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With low mortgage rates driving demand and a scarce supply of available homes, many aspiring buyers are dealing with highly competitive markets.1
If you’re searching for your dream home, it’s likely to be one of the largest financial commitments you’ll ever make. Uncovering and addressing potential maintenance issues early in a transaction could help you avoid costly surprises later. Another important factor to consider is the price and availability of homeowners insurance, which will help protect your sizeable investment.
In fact, mortgage lenders typically require proof homeowners coverage is ready to take effect on the closing date, so waiting until the last minute to shop for a policy could cause frustrating or even expensive delays at the close of escrow.
During escrow, a seller may provide a Comprehensive Loss Underwriting Exchange (CLUE) or A-PLUS report, both of which provide details of prior claims for fires, flooding, and other events that may have caused damage to the property. These reports could shed light on undisclosed information regarding past or potential problems with the home, some of which could make it more difficult or expensive to insure.
|Condition and location||
Keep in mind many insurance companies want to inspect a home before they offer to insure it. Homes with older electrical and plumbing systems could cost more to cover. Properties with damaged roofs, overgrown trees, leaning fences, or other visible issues may also trigger higher premiums. Some problems may have to be addressed during escrow in order to obtain a policy.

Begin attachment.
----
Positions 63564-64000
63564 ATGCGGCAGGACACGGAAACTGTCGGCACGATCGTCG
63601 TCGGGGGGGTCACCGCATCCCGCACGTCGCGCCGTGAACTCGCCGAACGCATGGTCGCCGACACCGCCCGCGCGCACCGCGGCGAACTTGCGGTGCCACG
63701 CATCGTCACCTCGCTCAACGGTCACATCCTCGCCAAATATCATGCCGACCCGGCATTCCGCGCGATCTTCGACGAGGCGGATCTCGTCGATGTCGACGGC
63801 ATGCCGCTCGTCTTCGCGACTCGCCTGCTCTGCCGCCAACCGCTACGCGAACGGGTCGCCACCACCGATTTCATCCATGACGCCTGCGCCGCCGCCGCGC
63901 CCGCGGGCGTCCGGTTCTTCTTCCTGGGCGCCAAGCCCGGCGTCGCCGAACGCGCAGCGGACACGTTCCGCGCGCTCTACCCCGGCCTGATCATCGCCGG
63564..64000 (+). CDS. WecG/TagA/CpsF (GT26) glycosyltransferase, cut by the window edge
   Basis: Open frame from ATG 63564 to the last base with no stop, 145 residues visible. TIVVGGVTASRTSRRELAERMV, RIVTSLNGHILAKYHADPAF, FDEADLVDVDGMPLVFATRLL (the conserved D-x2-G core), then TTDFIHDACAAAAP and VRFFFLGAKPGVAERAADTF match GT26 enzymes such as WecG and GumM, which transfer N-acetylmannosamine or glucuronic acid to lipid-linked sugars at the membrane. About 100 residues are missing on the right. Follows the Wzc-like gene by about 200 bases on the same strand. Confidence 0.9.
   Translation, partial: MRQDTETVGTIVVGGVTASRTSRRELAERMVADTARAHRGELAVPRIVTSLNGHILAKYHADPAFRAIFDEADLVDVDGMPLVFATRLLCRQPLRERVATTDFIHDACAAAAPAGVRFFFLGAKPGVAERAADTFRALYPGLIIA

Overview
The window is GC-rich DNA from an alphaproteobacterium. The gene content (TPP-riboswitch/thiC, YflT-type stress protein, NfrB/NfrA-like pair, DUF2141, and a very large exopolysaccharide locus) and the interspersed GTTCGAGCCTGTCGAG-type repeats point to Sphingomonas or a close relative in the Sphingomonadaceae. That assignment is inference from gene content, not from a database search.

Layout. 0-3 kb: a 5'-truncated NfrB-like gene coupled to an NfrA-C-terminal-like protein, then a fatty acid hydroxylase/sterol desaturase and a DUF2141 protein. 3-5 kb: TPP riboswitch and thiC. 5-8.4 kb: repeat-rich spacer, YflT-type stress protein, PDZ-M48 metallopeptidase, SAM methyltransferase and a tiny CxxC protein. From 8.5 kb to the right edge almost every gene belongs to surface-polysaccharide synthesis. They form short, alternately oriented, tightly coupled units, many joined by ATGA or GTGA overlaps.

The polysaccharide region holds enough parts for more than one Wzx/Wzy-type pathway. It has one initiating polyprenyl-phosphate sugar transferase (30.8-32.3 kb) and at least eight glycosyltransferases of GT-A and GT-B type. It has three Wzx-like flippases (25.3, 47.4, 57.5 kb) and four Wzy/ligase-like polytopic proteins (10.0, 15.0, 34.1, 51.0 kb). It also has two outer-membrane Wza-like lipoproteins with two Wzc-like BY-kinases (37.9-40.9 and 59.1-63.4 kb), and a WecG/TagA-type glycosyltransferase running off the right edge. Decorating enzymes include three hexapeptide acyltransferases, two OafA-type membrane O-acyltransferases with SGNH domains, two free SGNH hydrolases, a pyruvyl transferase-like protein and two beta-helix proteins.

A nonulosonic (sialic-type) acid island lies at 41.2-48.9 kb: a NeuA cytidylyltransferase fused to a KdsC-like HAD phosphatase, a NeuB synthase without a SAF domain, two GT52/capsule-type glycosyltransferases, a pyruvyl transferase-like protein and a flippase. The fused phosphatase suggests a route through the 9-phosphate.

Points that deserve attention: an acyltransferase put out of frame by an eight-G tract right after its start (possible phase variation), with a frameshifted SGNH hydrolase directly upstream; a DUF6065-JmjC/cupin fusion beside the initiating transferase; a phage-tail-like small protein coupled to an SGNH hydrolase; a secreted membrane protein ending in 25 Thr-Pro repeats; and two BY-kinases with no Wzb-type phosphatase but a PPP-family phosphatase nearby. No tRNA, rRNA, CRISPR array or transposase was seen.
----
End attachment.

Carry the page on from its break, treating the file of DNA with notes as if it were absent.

You might pay less to insure a home with a fire hydrant nearby, or more for one that’s in a remote location. In fact, some insurers may refuse to write a policy for a home deemed at risk from wildfires or located far from firefighting services, which could make it difficult and more expensive to obtain coverage.
Most homeowner’s insurance policies protect against a basic set of perils, including fire, lightning, wind, hail, vandalism, and theft. However, flooding and earthquakes typically aren’t covered by standard policies. In areas that are documented as flood zones, your lender may require you purchase a separate flood policy. If your home is located in an area subject to flood or earthquake risk, it’s a good idea to secure additional coverage that could help protect you (up to the policy limits) from a total loss if disaster strikes.
If you can afford to pay a higher deductible on a claim, increasing your deductible from $500 to $1,000 could reduce your premium. Installing safety features such as deadbolt locks, smoke detectors, and monitored fire and burglar alarms may also lower insurance costs. Before you commit to purchasing a property, it might be wise to consult your insurance agent for a quote and to discuss any unusual circumstances that might affect your coverage.
1 Realtor.com, 2021
This information is not intended as tax, legal, investment, or retirement advice or recommendations, and it may not be relied on for the purpose of avoiding any federal tax penalties. You are encouraged to seek guidance from an independent tax or legal professional. The content is derived from sources believed to be accurate. Neither the information presented nor any opinion expressed constitutes a solicitation for the purchase or sale of any security. This material was written and prepared by Broadridge Advisor Solutions. © 2021 Broadridge Financial Solutions, Inc.